“Scouts knew Webb could cover, as he had shown quick feet, speed and route recognition on tape,” Rang wrote. “Needless to say, however, the jump in competition from the Colonial Athletic Association to the Senior Bowl was significant. But Webb certainly proved up to the task. The 5-10, 183-pounder showed improved physicality in Mobile and stepped up his play against the bigger receivers he faced on the South squad, showing the feistiness necessary to make the significant jump to the NFL.”
Rang also linked to a CBSSports.com article where former NFL scout and coach Pat Kirwan wrote that Webb “has playing traits like Asante Samuel.”
“He looks like a solid cover two corner with 48 college starts,” Kirwan wrote. “He holds up well in the man-to-man drills and has good anticipation in his zone drops.”
Webb should enter the 2013 season as the No. 4 corner on the Cowboys’ roster, behind Brandon Carr, Morris Claiborne and Orlando Scandrick. Pretty good depth if Webb can be anything close to Samuel, a four-time Pro Bowler and two-time Super Bowl champion who has intercepted 50 passes in his 10-year NFL career.
The Dallas Cowboys were able to get by in pass coverage last week without Morris Claiborne against the Pittsburgh Steelers.
They’ll need him this week against the New Orleans Saints.
Ben Roethlisberger was still showing the effects of a rib injury that kept him sidelined for three weeks over the Thanksgiving holiday. His passes lacked their usual crispness against the Cowboys, sailing high, low and behind his receivers a good portion of the afternoon.
That’s never been a problem for Saints quarterback Drew Brees, one of the most accurate passers ever to play the game. He has completed 65.57 percent of his career throws, second best in NFL history. He hits his receivers in stride, which allows them to add yardage after the catch.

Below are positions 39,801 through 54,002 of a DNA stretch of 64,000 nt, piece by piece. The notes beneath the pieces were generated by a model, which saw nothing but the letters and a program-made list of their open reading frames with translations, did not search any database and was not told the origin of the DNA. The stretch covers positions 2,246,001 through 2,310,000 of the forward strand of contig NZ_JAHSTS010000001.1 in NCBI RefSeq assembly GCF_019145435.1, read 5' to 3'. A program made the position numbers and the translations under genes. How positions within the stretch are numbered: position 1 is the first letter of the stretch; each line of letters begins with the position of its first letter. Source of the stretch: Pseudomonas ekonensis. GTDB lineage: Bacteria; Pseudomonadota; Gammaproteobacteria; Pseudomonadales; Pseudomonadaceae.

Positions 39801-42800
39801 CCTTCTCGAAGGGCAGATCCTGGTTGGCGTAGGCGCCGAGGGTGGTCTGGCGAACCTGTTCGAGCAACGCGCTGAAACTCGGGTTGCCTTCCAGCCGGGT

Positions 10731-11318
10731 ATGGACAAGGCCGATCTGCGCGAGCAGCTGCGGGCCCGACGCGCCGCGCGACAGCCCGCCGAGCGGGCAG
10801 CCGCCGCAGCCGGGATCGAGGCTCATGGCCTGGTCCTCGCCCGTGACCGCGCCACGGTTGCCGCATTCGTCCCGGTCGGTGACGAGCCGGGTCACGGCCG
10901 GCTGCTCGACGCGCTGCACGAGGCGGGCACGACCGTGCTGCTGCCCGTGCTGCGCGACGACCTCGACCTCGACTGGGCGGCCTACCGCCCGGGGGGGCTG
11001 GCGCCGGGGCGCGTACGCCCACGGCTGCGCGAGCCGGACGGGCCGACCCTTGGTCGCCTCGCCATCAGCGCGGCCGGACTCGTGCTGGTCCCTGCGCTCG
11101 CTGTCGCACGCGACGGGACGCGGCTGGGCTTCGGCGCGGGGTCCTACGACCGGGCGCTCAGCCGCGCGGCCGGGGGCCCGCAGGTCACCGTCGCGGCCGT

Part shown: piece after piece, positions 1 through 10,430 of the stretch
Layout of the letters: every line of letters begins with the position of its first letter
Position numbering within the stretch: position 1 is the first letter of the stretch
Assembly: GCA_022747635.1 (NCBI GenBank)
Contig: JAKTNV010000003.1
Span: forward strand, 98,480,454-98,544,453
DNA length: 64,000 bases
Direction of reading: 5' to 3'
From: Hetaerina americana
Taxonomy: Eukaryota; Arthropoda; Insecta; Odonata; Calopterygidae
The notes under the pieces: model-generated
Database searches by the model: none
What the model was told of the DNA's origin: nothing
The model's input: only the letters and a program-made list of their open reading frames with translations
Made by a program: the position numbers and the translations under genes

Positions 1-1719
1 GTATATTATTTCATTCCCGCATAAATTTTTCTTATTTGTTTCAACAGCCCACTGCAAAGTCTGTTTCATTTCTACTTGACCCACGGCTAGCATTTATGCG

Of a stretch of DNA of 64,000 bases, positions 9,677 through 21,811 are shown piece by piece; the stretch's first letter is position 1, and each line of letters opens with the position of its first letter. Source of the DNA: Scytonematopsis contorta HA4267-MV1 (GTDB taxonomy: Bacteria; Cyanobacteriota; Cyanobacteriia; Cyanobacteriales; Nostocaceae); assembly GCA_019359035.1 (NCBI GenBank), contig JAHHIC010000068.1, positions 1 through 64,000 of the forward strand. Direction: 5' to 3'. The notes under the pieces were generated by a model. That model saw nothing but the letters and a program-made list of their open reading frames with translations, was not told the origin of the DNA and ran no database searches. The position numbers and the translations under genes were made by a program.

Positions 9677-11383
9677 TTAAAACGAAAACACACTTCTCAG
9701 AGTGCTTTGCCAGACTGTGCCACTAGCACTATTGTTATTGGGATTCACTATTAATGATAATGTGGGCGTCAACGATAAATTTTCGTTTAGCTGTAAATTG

The Saints rank second in the NFL in passing, and Brees leads all quarterbacks with 4,335 yards. All four of his primary targets at wide receiver — Marques Colston, Devery Henderson, Lance Moore and Joseph Morgan — have 100-yard receiving games this season, as does tight end Jimmy Graham.
In addition, Darren Sproles leads NFL running backs with 60 receptions, and fellow halfback Pierre Thomas ranks third in the NFL in yards after the catch at 10.1.
The Saints force defenses to cover every patch of earth on the football field. Brees has Henderson deep, Graham on seam routes and Colston and Moore on slants and outs all day.
If a defense elects to sit back in zones, Brees will feed Sproles and Thomas with screens and swings — so even your defensive ends need to be involved in pass coverage.
The way to beat the Saints is to keep Brees and this explosive passing attack off the field, and opponents have done a superb job of that this season.
New Orleans has only played offense an average of 28 minutes per game this season, which explains why they are out of the playoff hunt at 6-8.
But for those 28 minutes, the Cowboys are going to need Claiborne, Brandon Carr, Mike Jenkins, Sterling Moore and Michael Coe on their A games. The Saints are going to give them a workout.
Brees has thrown 50 passes in a game three times this season. He has a 400-yard passing game and seven 300-yard games. His 36 touchdown passes lead the league, and he’s been sacked only 24 times.
Bring your track shoes.
RELATED: Claiborne expects to play Sunday against Saints
Morris Claiborne said that as of Wednesday, he feels fine and he expects to play on Sunday against the Saints. He said he passed his concussion tests and was cleared.
He knows the Cowboys will need every defensive back they can get against Drew Brees and his five big-play targets, although he was encouraged by the secondary’s showing without him against the Steelers last week.
“I feel like it’s way better the depth that we have, and the guys that are behind someone, they’re still playing,” said Claiborne, who practiced Wednesday. “So if someone were to happen to get out – for instance, I didn’t play last week, but we had a guy who could step in, and we didn’t lose anything.”
Claiborne said he is impressed by the way the team continues to find players who can come in and play. Cornerbacks Michael Coe and Sterling Moore each played days after arriving, and safety Eric Frampton has taken on a big role since originally being signed to help the special teams depth.
“Everybody comes in with some football smarts,” Claiborne said. “To get in here and to focus, to be able to learn this defense, you see guys staying after, just trying to get help and learn their position. It lets us know that it’s important to them because it’s important to us.”